Pat Buchanan was a conservative journalist who worked in the Nixon and Reagan administrations before running for the Republican presidential nomination in 1992. Although he lost the nomination to George H.W. Bush, he was invited to speak at that year’s Republican National Convention, where he delivered a fiery address criticizing liberals and declaring a “culture war” at the heart of American life.
My friends, like many of you, last month I watched that giant masquerade ball up at Madison Square Garden, where 20,000 liberals and radicals came dressed up as moderates and centrists in the greatest single exhibition of cross-dressing in American political history.
You know, one by one the prophets of doom appeared at the podium. The Reagan decade, they moaned, was a terrible time in America, and they said the only way to prevent worse times is to turn our country’s fate and our country’s future over to the Party that gave us McGovern, Mondale, Carter, and Michael Dukakis. Where do they find these leaders? No way, my friends. The American people are not going to go back to the discredited liberalism of the 1960s and the failed liberalism of the 1970s, no matter how slick the package in 1992.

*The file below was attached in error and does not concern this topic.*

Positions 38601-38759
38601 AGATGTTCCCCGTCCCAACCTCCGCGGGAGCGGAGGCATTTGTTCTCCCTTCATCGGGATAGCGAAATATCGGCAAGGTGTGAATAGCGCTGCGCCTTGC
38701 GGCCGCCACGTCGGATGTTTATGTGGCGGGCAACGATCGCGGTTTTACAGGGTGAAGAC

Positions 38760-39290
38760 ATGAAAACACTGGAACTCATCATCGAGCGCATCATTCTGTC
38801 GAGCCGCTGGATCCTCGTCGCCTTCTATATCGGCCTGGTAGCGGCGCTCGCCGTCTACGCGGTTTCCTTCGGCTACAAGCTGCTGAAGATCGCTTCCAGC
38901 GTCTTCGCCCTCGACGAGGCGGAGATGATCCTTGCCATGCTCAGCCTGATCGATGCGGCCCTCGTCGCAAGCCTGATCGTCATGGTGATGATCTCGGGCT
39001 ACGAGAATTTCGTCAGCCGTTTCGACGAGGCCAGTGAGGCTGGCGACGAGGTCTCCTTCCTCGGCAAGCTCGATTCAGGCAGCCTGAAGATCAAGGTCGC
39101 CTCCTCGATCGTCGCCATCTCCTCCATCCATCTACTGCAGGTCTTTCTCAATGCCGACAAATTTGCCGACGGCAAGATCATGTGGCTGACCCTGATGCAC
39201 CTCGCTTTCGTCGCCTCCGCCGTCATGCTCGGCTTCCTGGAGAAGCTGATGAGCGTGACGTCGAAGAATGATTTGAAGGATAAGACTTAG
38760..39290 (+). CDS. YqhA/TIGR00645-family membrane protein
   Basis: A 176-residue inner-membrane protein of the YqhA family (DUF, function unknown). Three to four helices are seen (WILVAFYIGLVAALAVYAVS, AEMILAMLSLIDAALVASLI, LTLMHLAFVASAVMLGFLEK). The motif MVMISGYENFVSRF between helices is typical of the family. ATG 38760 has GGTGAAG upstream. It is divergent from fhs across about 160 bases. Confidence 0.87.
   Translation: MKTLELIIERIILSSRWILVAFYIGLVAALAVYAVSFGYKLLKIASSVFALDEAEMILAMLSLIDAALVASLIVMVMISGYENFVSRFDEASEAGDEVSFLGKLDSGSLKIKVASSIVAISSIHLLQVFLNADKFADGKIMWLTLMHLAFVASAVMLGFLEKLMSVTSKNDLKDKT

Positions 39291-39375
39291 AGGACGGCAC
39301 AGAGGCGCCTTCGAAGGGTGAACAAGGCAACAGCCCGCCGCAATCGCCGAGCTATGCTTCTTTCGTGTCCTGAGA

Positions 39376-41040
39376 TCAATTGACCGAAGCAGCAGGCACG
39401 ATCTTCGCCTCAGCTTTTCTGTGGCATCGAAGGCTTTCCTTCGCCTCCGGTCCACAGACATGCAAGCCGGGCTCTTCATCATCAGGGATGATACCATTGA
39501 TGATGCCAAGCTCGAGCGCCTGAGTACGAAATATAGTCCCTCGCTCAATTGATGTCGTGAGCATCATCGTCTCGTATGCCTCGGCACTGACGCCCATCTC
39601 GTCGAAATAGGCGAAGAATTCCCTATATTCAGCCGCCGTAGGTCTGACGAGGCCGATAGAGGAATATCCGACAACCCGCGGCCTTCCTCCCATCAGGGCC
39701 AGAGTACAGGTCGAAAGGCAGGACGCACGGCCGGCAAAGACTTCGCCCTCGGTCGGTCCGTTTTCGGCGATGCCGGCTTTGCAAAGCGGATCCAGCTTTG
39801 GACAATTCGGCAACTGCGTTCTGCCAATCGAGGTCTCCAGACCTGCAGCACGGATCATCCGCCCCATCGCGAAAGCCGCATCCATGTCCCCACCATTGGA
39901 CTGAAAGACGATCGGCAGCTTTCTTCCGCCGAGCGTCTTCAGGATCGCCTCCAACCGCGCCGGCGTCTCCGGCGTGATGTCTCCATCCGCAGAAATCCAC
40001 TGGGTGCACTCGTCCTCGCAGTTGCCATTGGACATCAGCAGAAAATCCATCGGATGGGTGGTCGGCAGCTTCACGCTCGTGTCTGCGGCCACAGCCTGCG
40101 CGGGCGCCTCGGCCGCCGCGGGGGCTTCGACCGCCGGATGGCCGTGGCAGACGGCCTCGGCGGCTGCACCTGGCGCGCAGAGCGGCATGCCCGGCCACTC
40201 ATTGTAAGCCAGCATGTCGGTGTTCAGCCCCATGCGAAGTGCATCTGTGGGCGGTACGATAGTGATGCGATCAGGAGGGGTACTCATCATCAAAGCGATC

The presidency, my friends, is also an office that Theodore Roosevelt called America’s “bully pulpit.” Harry Truman said it was “preeminently a place of moral leadership.” George Bush is a defender of right-to-life, and a champion of the Judeo-Christian values and beliefs upon which America was founded.
Mr. Clinton however, has a different agenda. At its top is unrestricted abortion on demand. When the Irish-Catholic Governor of Pennsylvania, Robert Casey, asked to say a few words on behalf of the 25 million unborn children destroyed since Roe v Wade, Bob Casey was told there was no room for him at the podium at Bill Clinton’s convention, and no room at the inn. Yet a militant leader of the homosexual rights movement could rise at that same convention and say: “Bill Clinton and Al Gore represent the most pro-lesbian and pro-gay ticket in history.” And so they do. Bill Clinton says he supports “school choice”—but only for state-run schools. Parents who send their children to Christian schools, or private schools, or Jewish schools, or Catholic schools, need not apply.
Elect me, and you get “two for the price of one,” Mr. Clinton says of his lawyer-spouse. And what does Hillary believe? Well, Hillary believes that 12-year-olds should have the right to sue their parents. And Hillary has compared marriage and the family, as institutions, to slavery and life on an Indian reservation. Well, speak for yourself, Hillary.
This, my friends, is radical feminism. The agenda that Clinton & Clinton would impose on America: abortion on demand, a litmus test for the Supreme Court, homosexual rights, discrimination against religious schools, women in combat units. That’s change, all right. But that’s not the kind of change America needs. It’s not the kind of change America wants. And it’s not the kind of change we can abide in a nation we still call “God’s country.”